In this case, the records are bereft of any indication that Fortunato was given any written notice of prospective or consummated sale of the portions of Lot No. 2319 by the vendors or would-be vendors. The thirty (30)-day redemption period under the law, therefore, has not commenced to run. Despite this, however, we still rule that petitioner could no longer invoke her right to redeem from private respondent for the exercise of this right presupposes the existence of a co-ownership at the time the conveyance is made by a co-owner and when it is demanded by the other co-owner or co-owners. The regime of co-ownership exists when ownership of an undivided thing or right belongs to different persons. By the nature of a co-ownership, a co-owner cannot point to specific portion of the property owned in common as his own because his share therein remains intangible. As legal redemption is intended to minimize co-ownership, once the property is subdivided and distributed among the co-owners, the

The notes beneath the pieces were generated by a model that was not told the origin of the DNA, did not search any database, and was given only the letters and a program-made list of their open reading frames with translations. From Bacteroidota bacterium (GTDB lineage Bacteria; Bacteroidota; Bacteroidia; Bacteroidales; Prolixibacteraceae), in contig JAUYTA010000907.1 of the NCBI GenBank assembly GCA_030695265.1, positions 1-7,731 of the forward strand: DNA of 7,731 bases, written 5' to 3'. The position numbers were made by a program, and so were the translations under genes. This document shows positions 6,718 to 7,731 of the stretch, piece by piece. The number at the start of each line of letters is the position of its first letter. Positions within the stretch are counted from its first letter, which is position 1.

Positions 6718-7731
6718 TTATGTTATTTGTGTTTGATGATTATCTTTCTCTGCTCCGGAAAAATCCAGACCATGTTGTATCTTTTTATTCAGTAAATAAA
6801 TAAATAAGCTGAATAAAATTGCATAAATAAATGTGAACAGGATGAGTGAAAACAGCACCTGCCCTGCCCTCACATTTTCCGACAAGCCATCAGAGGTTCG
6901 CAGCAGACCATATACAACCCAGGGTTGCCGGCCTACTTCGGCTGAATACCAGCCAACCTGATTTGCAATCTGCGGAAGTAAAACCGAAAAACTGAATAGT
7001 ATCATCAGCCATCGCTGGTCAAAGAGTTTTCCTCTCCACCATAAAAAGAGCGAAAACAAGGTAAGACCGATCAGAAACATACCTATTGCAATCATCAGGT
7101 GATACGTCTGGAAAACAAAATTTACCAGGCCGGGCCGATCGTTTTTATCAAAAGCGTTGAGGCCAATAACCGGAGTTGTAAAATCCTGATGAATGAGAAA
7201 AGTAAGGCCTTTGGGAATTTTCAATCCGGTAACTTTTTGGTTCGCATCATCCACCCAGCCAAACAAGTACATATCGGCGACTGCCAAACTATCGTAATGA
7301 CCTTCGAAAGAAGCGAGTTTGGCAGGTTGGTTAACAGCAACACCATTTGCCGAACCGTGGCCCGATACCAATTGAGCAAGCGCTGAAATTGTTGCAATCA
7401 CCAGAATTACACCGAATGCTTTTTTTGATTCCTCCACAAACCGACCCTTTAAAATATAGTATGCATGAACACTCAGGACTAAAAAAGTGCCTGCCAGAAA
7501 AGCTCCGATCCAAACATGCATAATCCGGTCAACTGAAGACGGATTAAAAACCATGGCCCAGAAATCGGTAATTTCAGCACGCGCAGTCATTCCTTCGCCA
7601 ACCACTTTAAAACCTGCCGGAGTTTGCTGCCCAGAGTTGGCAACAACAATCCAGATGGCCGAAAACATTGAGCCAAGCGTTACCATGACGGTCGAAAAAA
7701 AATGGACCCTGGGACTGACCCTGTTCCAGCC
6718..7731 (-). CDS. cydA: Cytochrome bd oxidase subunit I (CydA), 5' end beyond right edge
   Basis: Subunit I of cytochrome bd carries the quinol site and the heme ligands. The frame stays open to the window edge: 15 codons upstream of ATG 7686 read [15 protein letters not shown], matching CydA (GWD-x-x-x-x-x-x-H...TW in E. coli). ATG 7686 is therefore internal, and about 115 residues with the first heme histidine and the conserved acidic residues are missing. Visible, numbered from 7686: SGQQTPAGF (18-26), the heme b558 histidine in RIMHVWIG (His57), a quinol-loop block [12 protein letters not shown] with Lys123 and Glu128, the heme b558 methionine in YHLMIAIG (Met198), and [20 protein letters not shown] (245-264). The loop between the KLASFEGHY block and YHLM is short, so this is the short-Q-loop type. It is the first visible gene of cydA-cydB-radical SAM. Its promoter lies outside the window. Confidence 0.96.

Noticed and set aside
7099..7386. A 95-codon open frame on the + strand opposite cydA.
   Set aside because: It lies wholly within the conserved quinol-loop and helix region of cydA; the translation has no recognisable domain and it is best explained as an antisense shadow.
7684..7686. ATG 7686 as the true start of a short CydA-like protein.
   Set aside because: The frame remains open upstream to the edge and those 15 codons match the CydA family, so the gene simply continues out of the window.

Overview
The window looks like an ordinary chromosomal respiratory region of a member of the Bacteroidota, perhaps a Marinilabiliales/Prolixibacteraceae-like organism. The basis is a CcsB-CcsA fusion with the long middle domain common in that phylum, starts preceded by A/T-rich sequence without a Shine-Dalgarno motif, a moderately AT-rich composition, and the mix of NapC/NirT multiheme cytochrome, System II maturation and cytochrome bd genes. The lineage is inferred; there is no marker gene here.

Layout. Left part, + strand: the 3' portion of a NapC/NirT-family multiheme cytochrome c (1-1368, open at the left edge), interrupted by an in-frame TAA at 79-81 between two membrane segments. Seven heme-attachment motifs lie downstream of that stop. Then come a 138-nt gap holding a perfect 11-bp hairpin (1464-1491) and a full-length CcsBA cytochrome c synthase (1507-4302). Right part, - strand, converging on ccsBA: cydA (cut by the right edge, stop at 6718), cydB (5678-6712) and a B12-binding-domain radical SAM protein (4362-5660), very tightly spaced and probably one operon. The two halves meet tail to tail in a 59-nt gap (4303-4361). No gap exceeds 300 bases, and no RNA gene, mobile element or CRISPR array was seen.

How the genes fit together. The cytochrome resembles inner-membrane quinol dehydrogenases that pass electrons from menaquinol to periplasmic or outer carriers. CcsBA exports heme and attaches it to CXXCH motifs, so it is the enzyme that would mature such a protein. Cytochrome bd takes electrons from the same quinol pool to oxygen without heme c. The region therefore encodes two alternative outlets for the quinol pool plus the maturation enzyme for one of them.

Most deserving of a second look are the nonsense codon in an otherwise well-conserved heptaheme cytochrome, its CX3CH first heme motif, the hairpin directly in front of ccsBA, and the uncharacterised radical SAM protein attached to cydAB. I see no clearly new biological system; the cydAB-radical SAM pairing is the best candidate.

community ceases to exist and there is no more reason to sustain any right of legal redemption.
In this case, records reveal that although Lot No. 2319 has not yet been formally subdivided, still, the particular portions belonging to the heirs of Cleopas Ape had already been ascertained and they in fact took possession of their respective parts.